In the previous post, I cited an article written by Robert Hillard, who insists that the “true owner” of personal data is the individual. [“You should own your own data,” Mike 2.0, 25 April 2013] He believes that the individual should be in control of their data and, presumably, that means free to make a buck off of it. As a result, he writes, “This approach actually opens up a huge array of new possibilities and leaves the individual in control. The evidence is growing that when people feel confident that they can withdraw their information at any time and are not at risk of unintended consequences they are much more willing to submit their data for a wide array of purposes.” The question is: Will selling access to our personal data be enough to replace our 401(k) as a pension plan? The short answer is: Don’t count it. Jerome writes:
“Today, privacy has become a commodity that can be bought and sold. While many would view privacy as a constitutional right or even a fundamental human right, our age of big data has reduced privacy to a dollar figure. There have been efforts — both serious and silly — to quantify the value of privacy. Browser add-ons such as Privacyfix try to show users their value to companies, and a recent study suggested that free Internet services offer $2,600 in value to users in exchange for their data. Curiously, this number tracks closely with a claim by Chief Judge Alex Kozinski that he would be willing to pay up to $2,400 per year to protect his family’s online privacy. In an interesting Kickstarter campaign, Federico Zannier decided to mine his own data to see how much he was worth. He recorded all of his online activity, including the position of his mouse pointer and a webcam image of where he was looking, along with his GPS location data for $2 a day and raised over $2,700.”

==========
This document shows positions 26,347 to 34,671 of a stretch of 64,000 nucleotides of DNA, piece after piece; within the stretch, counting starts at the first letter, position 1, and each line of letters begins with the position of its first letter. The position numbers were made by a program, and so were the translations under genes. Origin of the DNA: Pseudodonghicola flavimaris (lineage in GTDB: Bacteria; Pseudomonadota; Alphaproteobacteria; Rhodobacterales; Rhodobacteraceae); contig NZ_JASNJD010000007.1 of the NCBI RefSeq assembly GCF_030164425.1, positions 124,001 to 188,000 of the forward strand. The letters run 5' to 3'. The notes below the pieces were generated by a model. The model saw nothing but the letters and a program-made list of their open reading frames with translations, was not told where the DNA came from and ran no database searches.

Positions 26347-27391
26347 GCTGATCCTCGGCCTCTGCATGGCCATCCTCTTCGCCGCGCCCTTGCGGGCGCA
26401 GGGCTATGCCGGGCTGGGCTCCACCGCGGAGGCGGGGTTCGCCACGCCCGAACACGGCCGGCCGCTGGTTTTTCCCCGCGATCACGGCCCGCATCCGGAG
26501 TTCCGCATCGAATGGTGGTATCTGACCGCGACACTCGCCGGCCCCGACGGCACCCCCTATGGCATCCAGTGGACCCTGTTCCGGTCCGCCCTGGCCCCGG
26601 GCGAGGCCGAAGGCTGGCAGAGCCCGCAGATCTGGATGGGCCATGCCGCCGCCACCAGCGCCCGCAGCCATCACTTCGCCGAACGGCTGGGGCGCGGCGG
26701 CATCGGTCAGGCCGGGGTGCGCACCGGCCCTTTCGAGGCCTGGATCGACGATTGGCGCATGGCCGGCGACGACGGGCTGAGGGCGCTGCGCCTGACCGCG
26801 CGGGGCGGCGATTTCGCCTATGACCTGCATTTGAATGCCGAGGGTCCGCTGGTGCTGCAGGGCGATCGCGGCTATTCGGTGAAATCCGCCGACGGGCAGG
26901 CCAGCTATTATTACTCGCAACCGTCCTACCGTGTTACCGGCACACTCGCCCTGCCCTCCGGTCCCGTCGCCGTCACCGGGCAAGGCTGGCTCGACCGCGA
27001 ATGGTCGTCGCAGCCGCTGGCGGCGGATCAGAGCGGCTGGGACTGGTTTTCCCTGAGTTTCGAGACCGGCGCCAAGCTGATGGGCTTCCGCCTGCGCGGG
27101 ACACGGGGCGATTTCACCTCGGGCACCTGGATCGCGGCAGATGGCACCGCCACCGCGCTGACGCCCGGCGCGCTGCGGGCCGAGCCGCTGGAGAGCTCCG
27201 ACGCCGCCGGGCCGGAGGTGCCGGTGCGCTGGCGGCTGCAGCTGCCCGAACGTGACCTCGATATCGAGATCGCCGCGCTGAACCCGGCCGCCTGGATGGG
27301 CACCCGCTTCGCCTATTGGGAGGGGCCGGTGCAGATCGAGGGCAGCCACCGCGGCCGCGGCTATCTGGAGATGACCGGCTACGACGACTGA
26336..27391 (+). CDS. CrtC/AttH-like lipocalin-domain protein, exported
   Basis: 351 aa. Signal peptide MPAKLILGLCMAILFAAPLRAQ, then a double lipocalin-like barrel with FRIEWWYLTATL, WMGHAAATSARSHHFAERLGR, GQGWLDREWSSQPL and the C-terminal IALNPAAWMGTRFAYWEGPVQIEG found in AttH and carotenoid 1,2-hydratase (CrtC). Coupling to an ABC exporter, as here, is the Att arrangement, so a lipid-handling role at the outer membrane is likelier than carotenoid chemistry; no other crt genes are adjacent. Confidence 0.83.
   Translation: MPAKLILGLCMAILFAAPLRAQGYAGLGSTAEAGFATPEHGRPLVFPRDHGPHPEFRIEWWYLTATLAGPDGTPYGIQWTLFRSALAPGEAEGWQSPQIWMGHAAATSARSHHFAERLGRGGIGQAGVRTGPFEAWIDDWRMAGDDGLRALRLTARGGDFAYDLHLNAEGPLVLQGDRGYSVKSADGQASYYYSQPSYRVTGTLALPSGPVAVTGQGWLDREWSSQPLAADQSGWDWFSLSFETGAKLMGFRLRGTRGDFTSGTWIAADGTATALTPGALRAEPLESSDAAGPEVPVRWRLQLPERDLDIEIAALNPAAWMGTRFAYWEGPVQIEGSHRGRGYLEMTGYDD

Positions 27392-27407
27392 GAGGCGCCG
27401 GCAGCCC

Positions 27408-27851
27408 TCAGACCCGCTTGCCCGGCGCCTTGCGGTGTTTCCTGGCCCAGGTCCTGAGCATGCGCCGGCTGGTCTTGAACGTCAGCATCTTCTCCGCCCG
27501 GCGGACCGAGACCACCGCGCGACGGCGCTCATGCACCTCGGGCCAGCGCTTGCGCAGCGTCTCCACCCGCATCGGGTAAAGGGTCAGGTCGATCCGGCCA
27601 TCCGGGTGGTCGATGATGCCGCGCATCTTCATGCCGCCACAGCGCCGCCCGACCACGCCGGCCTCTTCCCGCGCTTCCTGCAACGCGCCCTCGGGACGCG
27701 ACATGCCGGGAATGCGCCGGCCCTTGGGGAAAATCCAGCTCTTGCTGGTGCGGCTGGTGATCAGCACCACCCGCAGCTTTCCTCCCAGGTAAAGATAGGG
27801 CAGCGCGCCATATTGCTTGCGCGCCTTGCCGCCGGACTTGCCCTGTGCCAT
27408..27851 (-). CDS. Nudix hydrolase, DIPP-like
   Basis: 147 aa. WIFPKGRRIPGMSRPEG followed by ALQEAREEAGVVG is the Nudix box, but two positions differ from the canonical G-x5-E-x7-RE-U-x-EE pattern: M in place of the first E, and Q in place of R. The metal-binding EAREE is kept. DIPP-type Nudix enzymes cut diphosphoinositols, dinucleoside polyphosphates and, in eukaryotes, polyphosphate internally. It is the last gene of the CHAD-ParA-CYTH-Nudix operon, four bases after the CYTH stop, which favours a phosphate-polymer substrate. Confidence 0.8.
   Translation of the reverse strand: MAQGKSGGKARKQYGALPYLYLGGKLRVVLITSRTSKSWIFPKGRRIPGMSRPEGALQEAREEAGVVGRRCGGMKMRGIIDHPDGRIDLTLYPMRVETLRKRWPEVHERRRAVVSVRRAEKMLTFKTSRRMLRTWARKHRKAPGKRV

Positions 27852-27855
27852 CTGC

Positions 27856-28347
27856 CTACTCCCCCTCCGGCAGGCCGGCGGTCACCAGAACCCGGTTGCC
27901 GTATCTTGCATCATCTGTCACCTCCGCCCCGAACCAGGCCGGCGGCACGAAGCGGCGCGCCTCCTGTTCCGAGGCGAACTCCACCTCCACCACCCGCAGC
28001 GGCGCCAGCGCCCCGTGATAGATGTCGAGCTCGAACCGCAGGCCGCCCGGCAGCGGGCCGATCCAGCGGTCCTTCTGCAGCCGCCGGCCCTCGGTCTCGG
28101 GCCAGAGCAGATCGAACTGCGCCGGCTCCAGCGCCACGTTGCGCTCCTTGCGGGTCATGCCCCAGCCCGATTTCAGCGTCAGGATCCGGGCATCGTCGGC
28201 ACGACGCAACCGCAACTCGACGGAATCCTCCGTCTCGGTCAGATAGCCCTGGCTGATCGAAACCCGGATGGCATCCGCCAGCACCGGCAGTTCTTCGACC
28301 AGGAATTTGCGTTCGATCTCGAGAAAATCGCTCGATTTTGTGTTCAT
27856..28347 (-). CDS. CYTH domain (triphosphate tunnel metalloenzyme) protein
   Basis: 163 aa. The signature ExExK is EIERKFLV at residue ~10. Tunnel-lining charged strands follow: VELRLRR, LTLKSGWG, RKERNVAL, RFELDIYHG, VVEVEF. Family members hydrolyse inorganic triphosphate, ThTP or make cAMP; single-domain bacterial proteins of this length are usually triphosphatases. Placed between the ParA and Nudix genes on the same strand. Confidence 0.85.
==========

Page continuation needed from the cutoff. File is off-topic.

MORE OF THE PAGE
Hayley Dixon reports, “Collecting personal data online has become a multibillion-dollar industry but there are fears that it is largely unregulated as companies obtain information through web searches, social networks, purchase histories and public records.” [“Personal Details Are Being Sold For A Fraction Of A Penny,” Business Insider, 13 June 2013] Dixon goes on to report how much your personal data is worth per each transaction: